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ABSTRACT: Severe vitamin D deficiency has been found to be prevalent in institutionalized elderly persons in several countries. The aim of the present work was to assess the vitamin D status of institutionalized elderly and compare it to that of community-living independent elderly in southern Greece during summer. Serum 25-hydroxyvitamin D [25(OH)D] and plasma PTH were measured in 58 (aged 68-103 yr, median 83.5) elderly inmates of a nursing home (IE) in the town of Kalamata (latitude N 37 degrees ) and in 48 (aged 60-89 yr, median 72) community-dwelling elderly (CDE) in Athens (latitude N 38 degrees ). The CDE had mean serum 25(OH)D 67.6 nmol/l [95% confidence interval (CI) 57.4 to 79.5], not far from the value of 80 nmol/l which is generally considered to be the lower limit of vitamin D sufficiency. The IE had significantly lower mean 25(OH)D 19.0 nmol/l (17.1 to 21.1); values of 25(OH)D below 20 nmol/l characterize severe vitamin D deficiency and may cause osteomalacia. The group of CDE had significantly lower mean plasma PTH 1.5 pmol/l (1.0 to 1.8) compared to 4.5 (3.9 to 5.3) of IE. Ninety percent of CDE had normal plasma PTH whereas 60% of IE had secondary hyperparathyroidism (PTH values >4.0 pmol/l). In conclusion, the majority of institutionalized elderly in southern Greece had severe vitamin D deficiency and secondary hyperparathyroidism in contrast to the fairly good vitamin D status and lack of hyperparathyroidism in the community-living elderly during summer. These findings indicate the need for vitamin D and calcium supplementation of the institutionalized elderly throughout the year.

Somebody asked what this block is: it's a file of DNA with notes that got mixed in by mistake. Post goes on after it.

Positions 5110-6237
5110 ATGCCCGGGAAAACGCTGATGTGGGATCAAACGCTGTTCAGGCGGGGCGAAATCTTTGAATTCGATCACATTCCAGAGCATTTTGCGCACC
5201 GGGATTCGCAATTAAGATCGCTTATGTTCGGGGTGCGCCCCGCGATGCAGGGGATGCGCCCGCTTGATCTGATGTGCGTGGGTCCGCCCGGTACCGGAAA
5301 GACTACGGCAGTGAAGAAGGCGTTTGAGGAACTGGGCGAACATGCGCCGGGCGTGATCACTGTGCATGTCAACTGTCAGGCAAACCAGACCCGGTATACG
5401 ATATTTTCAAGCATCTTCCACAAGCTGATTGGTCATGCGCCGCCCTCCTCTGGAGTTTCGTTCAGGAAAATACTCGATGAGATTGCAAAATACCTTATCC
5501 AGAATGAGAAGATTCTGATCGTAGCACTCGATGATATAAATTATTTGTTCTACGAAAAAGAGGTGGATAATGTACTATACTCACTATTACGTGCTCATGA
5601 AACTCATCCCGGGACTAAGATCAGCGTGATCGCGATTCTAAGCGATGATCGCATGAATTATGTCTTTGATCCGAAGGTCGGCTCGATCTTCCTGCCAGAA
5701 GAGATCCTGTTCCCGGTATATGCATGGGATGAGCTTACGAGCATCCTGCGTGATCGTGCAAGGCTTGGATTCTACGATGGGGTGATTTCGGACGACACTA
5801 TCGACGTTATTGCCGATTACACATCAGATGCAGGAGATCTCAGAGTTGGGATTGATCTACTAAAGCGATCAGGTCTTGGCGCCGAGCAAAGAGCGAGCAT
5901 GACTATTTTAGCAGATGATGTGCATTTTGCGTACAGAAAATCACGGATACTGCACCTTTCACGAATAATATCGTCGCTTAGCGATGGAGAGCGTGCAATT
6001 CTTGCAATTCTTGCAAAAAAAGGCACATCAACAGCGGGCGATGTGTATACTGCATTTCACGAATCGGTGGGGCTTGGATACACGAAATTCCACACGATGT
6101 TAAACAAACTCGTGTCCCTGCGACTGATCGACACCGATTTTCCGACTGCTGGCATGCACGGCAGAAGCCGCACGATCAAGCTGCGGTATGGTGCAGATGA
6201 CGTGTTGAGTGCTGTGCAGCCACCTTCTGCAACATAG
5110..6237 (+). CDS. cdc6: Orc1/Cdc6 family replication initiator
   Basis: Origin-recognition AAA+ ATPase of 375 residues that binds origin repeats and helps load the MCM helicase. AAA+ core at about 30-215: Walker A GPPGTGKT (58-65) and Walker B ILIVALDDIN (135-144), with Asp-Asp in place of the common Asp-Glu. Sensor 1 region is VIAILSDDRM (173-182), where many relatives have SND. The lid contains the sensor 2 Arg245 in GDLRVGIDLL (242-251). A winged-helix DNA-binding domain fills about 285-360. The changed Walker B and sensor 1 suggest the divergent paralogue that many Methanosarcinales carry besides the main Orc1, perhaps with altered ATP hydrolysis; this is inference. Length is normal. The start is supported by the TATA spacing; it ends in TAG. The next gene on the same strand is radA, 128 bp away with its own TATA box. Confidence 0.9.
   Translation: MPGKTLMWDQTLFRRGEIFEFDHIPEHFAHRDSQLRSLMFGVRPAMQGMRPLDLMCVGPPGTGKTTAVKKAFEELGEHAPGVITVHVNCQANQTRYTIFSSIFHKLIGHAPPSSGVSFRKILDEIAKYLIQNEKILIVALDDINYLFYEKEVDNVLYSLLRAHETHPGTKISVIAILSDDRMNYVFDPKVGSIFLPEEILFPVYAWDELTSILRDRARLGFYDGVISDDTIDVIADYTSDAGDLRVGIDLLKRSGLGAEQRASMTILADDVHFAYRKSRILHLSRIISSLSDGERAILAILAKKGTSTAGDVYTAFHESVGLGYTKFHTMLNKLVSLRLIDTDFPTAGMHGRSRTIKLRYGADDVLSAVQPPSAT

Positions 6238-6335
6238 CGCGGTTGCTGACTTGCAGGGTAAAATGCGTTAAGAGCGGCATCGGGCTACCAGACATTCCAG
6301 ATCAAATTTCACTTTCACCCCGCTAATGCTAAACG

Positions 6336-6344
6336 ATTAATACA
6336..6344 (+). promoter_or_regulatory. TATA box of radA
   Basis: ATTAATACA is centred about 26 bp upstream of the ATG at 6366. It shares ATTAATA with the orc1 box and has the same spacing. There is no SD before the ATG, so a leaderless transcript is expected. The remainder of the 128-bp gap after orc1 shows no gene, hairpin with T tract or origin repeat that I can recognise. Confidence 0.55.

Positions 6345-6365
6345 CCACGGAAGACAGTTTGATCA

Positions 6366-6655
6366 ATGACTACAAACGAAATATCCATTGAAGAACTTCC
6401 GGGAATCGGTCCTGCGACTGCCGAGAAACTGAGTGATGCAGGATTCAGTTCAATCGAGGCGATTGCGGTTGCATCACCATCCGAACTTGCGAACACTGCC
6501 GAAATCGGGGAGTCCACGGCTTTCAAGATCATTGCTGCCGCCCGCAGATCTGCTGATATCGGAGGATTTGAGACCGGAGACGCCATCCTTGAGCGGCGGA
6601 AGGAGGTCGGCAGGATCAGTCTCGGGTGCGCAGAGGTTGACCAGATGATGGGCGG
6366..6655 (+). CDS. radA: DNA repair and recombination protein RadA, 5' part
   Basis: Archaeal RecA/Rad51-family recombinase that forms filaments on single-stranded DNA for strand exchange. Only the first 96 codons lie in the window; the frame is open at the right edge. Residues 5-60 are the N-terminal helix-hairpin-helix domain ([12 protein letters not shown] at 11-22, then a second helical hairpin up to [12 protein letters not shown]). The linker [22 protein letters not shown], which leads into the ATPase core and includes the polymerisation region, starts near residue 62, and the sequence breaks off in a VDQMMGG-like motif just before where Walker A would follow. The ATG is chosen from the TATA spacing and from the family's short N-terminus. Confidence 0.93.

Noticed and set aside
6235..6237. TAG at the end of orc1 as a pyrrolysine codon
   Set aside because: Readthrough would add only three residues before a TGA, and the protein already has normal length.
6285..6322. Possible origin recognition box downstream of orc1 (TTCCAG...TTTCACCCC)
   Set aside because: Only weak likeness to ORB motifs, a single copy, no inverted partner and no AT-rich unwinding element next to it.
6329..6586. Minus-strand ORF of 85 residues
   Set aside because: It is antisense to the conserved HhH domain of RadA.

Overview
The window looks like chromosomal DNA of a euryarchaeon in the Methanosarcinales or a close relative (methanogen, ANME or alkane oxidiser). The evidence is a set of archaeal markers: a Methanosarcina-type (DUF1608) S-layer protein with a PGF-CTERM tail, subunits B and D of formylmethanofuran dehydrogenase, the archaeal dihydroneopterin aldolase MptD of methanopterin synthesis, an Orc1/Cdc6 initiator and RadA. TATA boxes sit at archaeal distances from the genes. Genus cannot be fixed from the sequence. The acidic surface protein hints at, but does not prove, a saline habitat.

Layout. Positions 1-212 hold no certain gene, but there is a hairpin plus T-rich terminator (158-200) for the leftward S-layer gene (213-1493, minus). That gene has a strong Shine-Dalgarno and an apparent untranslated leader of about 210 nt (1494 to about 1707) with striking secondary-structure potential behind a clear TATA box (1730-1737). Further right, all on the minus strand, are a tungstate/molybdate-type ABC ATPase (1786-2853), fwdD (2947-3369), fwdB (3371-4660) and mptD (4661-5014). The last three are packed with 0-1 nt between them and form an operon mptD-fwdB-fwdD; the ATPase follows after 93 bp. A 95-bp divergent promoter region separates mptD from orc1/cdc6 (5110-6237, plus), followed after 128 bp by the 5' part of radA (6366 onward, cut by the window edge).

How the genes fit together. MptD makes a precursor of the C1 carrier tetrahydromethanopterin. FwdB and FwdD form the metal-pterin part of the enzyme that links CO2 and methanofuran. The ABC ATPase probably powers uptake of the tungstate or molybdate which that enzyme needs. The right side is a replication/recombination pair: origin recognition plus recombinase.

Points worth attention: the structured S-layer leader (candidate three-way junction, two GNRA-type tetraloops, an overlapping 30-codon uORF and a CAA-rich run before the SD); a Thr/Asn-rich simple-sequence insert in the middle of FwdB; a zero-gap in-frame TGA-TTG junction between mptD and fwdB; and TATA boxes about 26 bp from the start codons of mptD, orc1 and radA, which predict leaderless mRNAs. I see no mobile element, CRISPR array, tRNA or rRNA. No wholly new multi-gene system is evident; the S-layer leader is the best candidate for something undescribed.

Journal of endocrinological investigation 09/2008; 31(9):784-7. DOI:10.1007/BF03349258 · 1.55 Impact Factor